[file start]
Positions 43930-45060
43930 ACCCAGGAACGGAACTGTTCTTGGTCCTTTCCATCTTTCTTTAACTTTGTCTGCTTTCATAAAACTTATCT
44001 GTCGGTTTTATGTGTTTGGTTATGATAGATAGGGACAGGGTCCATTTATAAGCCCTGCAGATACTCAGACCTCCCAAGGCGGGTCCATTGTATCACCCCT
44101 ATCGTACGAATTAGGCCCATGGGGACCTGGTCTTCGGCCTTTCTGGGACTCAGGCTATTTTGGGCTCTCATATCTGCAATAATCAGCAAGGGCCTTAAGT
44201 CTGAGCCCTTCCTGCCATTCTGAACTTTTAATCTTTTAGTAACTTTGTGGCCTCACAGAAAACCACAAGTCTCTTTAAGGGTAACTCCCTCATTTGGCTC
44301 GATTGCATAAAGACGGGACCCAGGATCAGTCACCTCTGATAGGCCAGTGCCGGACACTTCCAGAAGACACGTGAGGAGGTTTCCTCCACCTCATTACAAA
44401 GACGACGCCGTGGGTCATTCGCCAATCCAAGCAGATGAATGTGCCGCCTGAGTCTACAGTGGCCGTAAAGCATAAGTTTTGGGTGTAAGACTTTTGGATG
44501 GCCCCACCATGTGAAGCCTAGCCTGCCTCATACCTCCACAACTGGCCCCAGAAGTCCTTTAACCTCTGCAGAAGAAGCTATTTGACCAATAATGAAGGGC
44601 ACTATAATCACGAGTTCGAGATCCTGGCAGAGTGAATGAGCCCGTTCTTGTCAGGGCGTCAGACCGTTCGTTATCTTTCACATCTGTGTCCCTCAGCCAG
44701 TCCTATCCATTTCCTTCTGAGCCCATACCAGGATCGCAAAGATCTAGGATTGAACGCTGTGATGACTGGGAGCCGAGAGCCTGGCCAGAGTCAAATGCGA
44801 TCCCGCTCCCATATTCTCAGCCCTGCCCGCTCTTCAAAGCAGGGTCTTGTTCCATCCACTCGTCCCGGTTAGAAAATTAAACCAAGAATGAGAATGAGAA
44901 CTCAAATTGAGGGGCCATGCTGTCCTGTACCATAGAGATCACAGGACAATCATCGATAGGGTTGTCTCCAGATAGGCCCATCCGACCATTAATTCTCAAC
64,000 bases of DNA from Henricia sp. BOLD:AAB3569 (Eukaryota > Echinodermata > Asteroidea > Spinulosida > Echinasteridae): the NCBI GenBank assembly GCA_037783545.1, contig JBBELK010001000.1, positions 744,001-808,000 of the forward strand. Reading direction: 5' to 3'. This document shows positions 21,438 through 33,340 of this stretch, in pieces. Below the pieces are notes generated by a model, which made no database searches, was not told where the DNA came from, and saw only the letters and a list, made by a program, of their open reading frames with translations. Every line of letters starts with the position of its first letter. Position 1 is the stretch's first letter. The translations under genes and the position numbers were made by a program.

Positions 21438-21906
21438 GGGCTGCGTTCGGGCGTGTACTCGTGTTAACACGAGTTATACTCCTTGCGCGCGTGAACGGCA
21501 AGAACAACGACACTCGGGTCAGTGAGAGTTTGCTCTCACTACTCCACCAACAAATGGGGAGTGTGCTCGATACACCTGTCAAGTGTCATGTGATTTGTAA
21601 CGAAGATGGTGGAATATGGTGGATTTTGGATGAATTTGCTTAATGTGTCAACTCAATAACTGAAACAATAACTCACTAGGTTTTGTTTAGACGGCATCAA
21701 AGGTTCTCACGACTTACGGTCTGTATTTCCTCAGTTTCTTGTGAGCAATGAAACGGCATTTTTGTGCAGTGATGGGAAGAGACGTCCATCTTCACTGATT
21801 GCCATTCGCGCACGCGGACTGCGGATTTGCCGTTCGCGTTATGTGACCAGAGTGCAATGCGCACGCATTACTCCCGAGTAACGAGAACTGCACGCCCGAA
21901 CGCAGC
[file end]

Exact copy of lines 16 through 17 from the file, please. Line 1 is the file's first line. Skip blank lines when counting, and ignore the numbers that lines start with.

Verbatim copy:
21501 AGAACAACGACACTCGGGTCAGTGAGAGTTTGCTCTCACTACTCCACCAACAAATGGGGAGTGTGCTCGATACACCTGTCAAGTGTCATGTGATTTGTAA
21601 CGAAGATGGTGGAATATGGTGGATTTTGGATGAATTTGCTTAATGTGTCAACTCAATAACTGAAACAATAACTCACTAGGTTTTGTTTAGACGGCATCAA